How to Build Credit as Inflation Rises

Inflation may have your budget stretched to the max, but that doesn’t mean you have to pause your financial goals. Navigate this uncertain economic climate by making smart moves for your money. You can make mindful choices each day that will help you manage rising prices and rates.

If you aren’t sure how to blend daily financial management with your credit-building objectives, it’s time to learn. Improving your overall financial position may be easier than you may think. 

1. Build a Credit-Boosting Financial Profile

Your daily financial habits are what build your credit over time. Paying bills on schedule, keeping credit card balances low, and only requesting credit when you need it are great habits. But if your financial profile is incomplete, you could be missing out on factors that could boost your score. 

Your credit score is determined by five factors; some are behavioral, and others require the use of certain products. On-time payment history, amounts owed, credit history length, credit mix, and new credit influence your score. While you should always strive to pay your bills on time, you should also consider completing your credit profile. If you’re a devoted debit card user, you’re missing out on two major credit factors — amounts owed and credit mix. 

Without a mix of installment and revolving credit, there’s nothing for the credit reporting bureaus to score. And without credit use, they can’t determine whether you’re a reliable borrower or not. New credit users can get the best of both worlds with a secured credit card. These cards often skip the credit check but do report credit use and payment history to the credit reporting bureaus. Use your card for regular purchases and pay it off each month to start building your score.

2. Check Your Interest Rates and Owed Balances

Generally, the annual percentage rate (APR) for your credit card is variable. This means that as inflation rises and the Federal Reserve increases rates, your APR can go up as well. If you’ve been carrying a balance, this means you’ll incur higher interest charges. Soon, you’ll have a higher revolving credit balance and could see your credit score plummet. 

Review your existing credit and loan accounts to refamiliarize yourself with your interest rates and amounts owed. If you find that some rates are higher than expected, give your lender or card issuer a call. Customers with great payment history can be granted an interest rate reduction or special promotional rate for a fixed term. This 15-minute task could help ease the pressure on your wallet and make it easier to pay down debt. 

If it’s been a while since you tabulated your debt, seeing everything in front of you may inspire action. Fixed-rate loans like auto loans, installment payments on products, and mortgages make it easy to become complacent. But your awareness of their presence and intentional management can improve your credit. 

If you use “buy now, pay later” providers like Afterpay or Affirm, automate your payments to ensure you complete your repayment commitment. Pay extra toward loans whose payoff date is within two years to close them out and reduce your debt ratio. 

3. Ensure Your Financial Reputation Is Speaking the Truth

Just as in your career and social circles, your reputation matters in the financial arena. However, your financial reputation isn’t glaringly obvious. To see where you stand, you have to get access to more than just your credit score. Your credit report is the truth behind your numerical score, and if there are errors, you need to fix them now.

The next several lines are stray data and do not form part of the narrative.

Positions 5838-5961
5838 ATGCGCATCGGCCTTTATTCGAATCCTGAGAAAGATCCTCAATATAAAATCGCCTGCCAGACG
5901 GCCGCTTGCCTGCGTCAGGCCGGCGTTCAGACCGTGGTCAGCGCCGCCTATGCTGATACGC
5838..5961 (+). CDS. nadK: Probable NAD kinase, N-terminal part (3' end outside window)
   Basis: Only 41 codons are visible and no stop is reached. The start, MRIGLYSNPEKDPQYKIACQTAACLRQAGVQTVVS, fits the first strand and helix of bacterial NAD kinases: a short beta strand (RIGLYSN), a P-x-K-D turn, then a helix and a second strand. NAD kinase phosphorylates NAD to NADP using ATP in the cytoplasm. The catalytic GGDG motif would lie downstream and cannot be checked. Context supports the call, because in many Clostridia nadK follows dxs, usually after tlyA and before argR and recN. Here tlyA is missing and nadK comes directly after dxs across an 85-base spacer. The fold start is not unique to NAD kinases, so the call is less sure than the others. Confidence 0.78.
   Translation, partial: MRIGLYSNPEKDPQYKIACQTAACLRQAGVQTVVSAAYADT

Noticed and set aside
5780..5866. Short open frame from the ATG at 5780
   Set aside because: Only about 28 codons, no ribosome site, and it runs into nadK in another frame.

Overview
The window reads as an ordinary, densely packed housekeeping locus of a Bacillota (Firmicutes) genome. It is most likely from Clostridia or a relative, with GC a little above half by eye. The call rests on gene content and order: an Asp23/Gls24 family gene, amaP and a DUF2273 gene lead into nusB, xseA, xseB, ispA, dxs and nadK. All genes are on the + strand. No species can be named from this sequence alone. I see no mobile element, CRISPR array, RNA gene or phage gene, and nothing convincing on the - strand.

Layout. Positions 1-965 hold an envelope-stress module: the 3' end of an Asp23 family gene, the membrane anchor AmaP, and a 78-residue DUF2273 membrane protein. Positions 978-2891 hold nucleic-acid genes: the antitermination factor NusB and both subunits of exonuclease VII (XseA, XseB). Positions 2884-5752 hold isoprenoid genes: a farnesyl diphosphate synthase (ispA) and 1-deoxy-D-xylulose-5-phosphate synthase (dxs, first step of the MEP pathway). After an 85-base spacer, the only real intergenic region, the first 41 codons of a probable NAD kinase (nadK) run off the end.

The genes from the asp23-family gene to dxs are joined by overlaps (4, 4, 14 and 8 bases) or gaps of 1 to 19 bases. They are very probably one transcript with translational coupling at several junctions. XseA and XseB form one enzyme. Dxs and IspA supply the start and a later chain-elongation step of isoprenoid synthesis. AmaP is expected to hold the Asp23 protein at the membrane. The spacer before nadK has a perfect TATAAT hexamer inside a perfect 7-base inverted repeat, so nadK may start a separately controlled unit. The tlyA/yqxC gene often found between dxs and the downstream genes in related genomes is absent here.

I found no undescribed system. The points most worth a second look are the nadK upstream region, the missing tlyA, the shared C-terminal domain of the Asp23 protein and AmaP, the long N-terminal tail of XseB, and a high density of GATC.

Request your free credit report to get an overview of your lifelong credit history. Review it in its entirety, dating back to the very first credit request you made. Check for open accounts you may have forgotten and consider closing them. Remember, doing so will reduce your credit history length, but unused, open accounts could pose a risk for cyber fraud. Choose with care the accounts you’ll close and consider spacing closures out over time to reduce the credit impact. 

Should you find mistakes like missed or late payments reported in error, first reach out to the financial institution reporting them. Their team will research the issue and determine whether the disputed item is in fact inaccurate. If so, they will send the corrected data to the credit bureaus. 

It may take a couple months to update your account, so be patient and continue working toward your credit goals. Include reviewing your credit report to your financial planning practices at least twice a year to monitor your financial reputation.

Staying on Your Best Financial Behavior

Just because inflation is at a 40-year high doesn’t mean that life stops happening. Cars break down, relationships blossom, and job changes become a necessity. 

Before you make a financial move, though, pause to consider how it aligns with your goals. The dopamine rush of excitement associated with shopping or planning for a significant event can cloud your decision-making skills. Pump the brakes to really think about your big purchase or change, especially if undoing it isn’t an option.  

Resist the urge to delay repayment plans, skip payments, or charge more than you can afford. Bad marks on your credit report take years to recover from, so don’t reverse your progress. Keep your credit-building goals at the forefront of your financial decisions, no matter the inflation rate. 

History shows that inflation rates will eventually return to sustainable levels, making your solid financial habits even more important. Put in the work now, and your credit score will open up financial doors you never thought possible.